Investigators led by Julia Cox, PhD, research assistant professor of Neuroscience, have discovered novel neural mechanisms that influence sex differences in motivation based on past experiences, according to findings published in Nature Neuroscience.
While sex differences in decision-making behaviors have long been studied, the exact neural mechanisms that mediate these differences have remained poorly understood.
In the current study, investigators studied the activation of a specific subset of neurons in laboratory mice that performed a decision-making task. The task was based on a reinforcement learning model and involved the mice choosing a lever to press in the hopes of receiving a reward.
“The mice had to basically use trial and error and their previous experiences to figure out which lever was more likely to give them a reward,” Cox said.
Once the mice were trained in this task, the investigators performed two different experiments. The first utilized optogenetic inactivation, in which the investigators implanted optic fibers into the mice brains, allowing them to decrease neuronal activity with a light-activated protein and determine how these changes in neuronal activity influenced the mice’s behavior.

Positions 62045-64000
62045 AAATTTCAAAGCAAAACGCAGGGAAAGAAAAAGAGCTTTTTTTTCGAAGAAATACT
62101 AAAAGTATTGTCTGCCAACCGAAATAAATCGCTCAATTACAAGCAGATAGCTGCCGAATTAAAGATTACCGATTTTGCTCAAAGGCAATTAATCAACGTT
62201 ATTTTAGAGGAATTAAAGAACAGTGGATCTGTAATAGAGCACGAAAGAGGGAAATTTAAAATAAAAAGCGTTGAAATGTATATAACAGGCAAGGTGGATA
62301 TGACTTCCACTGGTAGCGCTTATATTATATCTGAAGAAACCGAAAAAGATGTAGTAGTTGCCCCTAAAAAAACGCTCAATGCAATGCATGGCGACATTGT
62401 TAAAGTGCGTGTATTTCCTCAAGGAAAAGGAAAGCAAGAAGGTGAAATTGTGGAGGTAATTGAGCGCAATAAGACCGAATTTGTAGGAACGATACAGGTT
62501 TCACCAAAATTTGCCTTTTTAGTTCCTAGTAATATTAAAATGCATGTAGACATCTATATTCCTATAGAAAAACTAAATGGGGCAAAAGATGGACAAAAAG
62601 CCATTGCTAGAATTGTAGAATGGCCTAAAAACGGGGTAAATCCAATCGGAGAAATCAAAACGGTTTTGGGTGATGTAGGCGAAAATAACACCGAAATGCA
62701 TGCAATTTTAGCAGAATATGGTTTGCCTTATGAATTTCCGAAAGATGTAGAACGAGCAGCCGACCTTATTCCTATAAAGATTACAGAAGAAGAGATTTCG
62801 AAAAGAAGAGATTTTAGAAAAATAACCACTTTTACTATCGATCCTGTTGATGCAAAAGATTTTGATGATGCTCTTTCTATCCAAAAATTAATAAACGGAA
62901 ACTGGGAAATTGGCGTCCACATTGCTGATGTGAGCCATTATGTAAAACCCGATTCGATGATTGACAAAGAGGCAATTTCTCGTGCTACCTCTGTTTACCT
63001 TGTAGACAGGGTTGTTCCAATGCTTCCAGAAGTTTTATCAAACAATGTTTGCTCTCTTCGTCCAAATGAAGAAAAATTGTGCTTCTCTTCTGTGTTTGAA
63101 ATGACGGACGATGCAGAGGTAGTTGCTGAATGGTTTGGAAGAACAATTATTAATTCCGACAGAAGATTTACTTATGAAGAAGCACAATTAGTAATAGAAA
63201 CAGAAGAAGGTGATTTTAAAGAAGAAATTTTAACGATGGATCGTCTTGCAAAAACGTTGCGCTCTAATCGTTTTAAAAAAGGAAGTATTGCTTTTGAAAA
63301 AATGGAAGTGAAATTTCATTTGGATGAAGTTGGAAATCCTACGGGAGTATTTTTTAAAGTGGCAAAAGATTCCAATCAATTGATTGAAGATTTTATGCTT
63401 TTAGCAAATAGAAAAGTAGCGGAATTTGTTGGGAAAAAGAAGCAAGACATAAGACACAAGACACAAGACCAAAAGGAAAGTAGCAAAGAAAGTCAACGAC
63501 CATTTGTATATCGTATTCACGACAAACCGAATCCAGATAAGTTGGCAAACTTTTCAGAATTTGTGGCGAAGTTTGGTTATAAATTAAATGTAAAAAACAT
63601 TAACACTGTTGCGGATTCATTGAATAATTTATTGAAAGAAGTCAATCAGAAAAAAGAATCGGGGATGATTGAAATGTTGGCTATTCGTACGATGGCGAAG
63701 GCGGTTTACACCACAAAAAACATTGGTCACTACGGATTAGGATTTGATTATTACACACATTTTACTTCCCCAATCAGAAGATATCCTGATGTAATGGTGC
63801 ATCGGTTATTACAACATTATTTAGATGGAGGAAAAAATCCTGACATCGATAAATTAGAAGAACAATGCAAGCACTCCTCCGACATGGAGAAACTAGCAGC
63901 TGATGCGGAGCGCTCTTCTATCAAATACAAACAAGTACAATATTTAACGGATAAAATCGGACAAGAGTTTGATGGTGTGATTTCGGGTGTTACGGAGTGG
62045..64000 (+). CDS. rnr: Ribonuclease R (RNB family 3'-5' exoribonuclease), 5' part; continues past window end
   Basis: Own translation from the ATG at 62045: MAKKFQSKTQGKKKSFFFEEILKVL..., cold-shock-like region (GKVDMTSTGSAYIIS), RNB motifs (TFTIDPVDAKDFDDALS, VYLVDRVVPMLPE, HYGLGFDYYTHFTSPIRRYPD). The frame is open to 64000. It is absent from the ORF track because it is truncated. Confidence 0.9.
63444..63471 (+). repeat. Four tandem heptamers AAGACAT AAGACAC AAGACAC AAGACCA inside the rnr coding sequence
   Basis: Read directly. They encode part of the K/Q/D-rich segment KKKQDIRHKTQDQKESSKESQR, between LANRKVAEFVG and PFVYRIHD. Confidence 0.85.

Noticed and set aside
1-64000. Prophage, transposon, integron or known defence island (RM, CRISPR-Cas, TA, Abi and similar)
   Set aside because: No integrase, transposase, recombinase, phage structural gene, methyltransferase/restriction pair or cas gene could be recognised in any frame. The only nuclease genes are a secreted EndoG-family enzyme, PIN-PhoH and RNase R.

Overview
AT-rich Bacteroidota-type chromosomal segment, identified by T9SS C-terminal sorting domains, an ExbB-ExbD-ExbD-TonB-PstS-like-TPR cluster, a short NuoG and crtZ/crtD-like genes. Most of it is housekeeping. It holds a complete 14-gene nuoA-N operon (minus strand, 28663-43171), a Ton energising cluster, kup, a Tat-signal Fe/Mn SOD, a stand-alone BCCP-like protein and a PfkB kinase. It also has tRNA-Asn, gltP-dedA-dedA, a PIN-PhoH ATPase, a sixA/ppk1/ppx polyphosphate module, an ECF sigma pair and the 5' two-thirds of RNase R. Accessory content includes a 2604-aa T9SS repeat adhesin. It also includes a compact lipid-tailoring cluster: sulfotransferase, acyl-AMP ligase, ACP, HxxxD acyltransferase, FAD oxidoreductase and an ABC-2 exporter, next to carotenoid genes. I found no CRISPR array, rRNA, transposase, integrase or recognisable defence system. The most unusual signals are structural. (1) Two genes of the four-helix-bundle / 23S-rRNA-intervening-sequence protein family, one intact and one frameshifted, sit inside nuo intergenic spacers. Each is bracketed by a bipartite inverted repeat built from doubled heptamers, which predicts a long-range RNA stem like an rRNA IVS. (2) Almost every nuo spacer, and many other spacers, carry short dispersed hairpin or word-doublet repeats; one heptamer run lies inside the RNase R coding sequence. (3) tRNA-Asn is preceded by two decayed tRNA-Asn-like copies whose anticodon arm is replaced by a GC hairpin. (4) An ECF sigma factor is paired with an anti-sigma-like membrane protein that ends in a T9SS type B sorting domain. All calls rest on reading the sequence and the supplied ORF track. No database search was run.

In the second experiment, the team used miniaturized high-resolution microscopic lenses while the mice performed tasks, which allowed investigators to use advanced imaging techniques and analyze when subsets of neurons were activated during the tasks.
While the choices were similar among all the mice, the motivation to engage in the task was influenced by “action value,” or how likely one is to receive a reward for an action based on past experiences, more strongly in the female mice compared to the male mice.
“The initial goal of this experiment was not to find a sex difference, so we were pretty surprised by that,” Cox said.
Cox’s team also found that inhibiting activity in neurons that project from the anterior cingulate cortex to the dorsomedial striatum — both areas of the brain essential for decision-making — disrupted the relationship between value and motivation in the female mice.
After replicating these experiments with human participants, the investigators discovered that female participants were slower to reengage in the task based on what happened in previous trials compared to male participants.
“In that regard, there are similarities,” Cox said. “I think that more broadly, when studying sex differences in laboratory animals, even if the behavioral differences don’t always end up translating to humans, it’s possible that some of the differences in the neural circuits still are consistent across species.”
Moving forward, Cox said she’s interested in identifying which neural circuits are essential for motivation to perform decision-making behaviors in males and how these sex-dependent neural mechanisms could also be related to sex differences in stress response.
This work was done at the Ilana Witten lab at the Princeton Neuroscience Institute and supported by the National Institutes of Health grant F32MH112320-02.